Anxiety in Boys Looks Different Than You Might Think — Learn the Surprising Signs

Emily Edlynn, Ph.D.
Photo credit: Getty Images
Photo credit: Getty Images

From Good Housekeeping

Emily Edlynn, Ph.D. - a child psychologist as well as a mom of a son and two daughters - answers your most frequently asked questions about raising boys.

Q: How do I recognize anxiety in my son - and what can I do about it?

A: Anxiety is really tricky to spot sometimes - especially in younger kids, and in boys who tend to be more physically active than girls. In fact, anxiety can cause kids to have problems paying attention or sitting still, and that might lead to an ADHD diagnosis when anxiety was the problem all along.

With any mental health symptoms, age is really important in considering whether to be concerned, since what is developmentally “normal” changes over time. The key to recognizing anxiety is that it often includes a lot of physical signs such as restlessness, recurring complaints of headaches or stomachaches, looking “wired” or hyperactive, and problems sleeping.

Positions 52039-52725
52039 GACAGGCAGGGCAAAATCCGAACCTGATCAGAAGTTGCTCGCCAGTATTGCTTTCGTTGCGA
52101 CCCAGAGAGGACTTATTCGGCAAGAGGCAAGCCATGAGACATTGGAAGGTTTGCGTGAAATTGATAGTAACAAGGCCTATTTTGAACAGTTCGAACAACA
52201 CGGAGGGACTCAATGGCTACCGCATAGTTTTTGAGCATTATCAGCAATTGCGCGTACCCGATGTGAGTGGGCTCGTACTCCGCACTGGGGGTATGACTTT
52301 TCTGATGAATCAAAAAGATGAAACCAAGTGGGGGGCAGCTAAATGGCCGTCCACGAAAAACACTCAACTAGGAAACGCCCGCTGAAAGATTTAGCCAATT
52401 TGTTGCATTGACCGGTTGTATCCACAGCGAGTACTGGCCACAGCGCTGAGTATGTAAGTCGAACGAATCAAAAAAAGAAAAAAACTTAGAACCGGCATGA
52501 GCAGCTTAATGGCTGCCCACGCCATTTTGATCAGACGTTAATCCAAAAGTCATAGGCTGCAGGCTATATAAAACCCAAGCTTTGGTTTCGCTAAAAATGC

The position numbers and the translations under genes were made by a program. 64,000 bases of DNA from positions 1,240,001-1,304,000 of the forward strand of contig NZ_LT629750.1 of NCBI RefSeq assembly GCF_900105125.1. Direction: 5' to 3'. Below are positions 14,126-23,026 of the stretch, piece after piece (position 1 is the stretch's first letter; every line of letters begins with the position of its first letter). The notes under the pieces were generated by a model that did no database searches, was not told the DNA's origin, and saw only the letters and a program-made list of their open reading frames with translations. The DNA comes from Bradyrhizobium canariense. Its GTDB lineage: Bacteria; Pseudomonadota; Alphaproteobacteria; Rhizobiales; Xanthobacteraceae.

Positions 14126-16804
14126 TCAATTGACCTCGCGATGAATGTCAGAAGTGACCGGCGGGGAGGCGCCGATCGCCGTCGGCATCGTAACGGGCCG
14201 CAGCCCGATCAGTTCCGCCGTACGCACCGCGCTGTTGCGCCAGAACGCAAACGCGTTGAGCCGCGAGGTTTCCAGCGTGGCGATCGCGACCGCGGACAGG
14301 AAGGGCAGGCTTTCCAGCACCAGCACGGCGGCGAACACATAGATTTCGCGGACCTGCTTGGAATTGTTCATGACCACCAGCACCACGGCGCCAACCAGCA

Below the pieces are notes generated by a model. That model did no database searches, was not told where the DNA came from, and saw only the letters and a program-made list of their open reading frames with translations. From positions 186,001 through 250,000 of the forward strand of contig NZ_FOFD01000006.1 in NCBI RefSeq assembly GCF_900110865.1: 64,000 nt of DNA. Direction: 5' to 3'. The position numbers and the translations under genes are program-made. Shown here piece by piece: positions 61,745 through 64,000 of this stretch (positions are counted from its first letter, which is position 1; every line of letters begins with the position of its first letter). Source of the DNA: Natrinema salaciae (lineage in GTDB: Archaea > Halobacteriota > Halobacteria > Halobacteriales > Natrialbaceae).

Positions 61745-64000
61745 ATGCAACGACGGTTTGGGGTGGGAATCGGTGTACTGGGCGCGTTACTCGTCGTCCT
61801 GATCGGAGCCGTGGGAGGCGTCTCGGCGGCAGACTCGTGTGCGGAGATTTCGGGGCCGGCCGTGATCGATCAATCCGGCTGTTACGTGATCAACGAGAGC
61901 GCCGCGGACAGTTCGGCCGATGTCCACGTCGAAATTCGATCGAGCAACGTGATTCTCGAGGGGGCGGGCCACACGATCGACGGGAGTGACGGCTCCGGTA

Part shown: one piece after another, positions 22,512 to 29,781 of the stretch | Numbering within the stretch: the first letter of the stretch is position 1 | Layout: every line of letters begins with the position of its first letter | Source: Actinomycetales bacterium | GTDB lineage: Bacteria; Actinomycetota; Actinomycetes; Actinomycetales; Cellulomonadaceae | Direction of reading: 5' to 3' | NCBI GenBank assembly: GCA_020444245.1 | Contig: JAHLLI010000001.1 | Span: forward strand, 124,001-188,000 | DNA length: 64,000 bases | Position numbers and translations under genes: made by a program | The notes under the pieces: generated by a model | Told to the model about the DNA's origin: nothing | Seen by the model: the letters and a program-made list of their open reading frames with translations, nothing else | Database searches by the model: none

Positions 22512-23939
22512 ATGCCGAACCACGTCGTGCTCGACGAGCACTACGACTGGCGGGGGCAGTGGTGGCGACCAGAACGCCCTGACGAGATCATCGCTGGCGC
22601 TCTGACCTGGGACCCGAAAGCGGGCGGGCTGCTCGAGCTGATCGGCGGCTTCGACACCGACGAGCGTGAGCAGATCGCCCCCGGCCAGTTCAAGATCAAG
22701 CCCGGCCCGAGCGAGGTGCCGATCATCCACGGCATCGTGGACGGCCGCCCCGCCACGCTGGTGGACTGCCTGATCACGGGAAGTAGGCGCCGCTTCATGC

With boys, however, anxiety can come out in even more surprising ways through oppositional and defiant behavior. If they feel anxious about going to soccer practice, they might refuse to put on their shoes; it’s not because they want to be difficult, it’s because they act out their anxiety instead of talking about it. Unfortunately, this behavior usually leads us to respond with a firmer stance, which usually doesn’t work when anxiety is the root of the problem.

If you have a suspicion anxiety might be at play for your son, helping him name the real problem is the first step to actually working through it. Let him realize that he's being anxious, and that's why he doesn't want to put on his shoes. The other sneaky part about anxiety is it actually grows stronger the more you give into it, so it’s also important to help your son face what he’s trying to avoid.

The most critical thing for you to know as a parent if your child shows anxiety, is that you are a huge part of the solution. They look to you for calm and confidence, and you can work with them on learning and using tricks to manage the anxiety (talking about it, using deep breaths to help the body, etc.). If you feel like your son’s anxiety is really getting in the way of his life, make an appointment to see a a child therapist trained in anxiety.

For more of Dr. Edlynn's answers about raising boys, check out our FAQ here.

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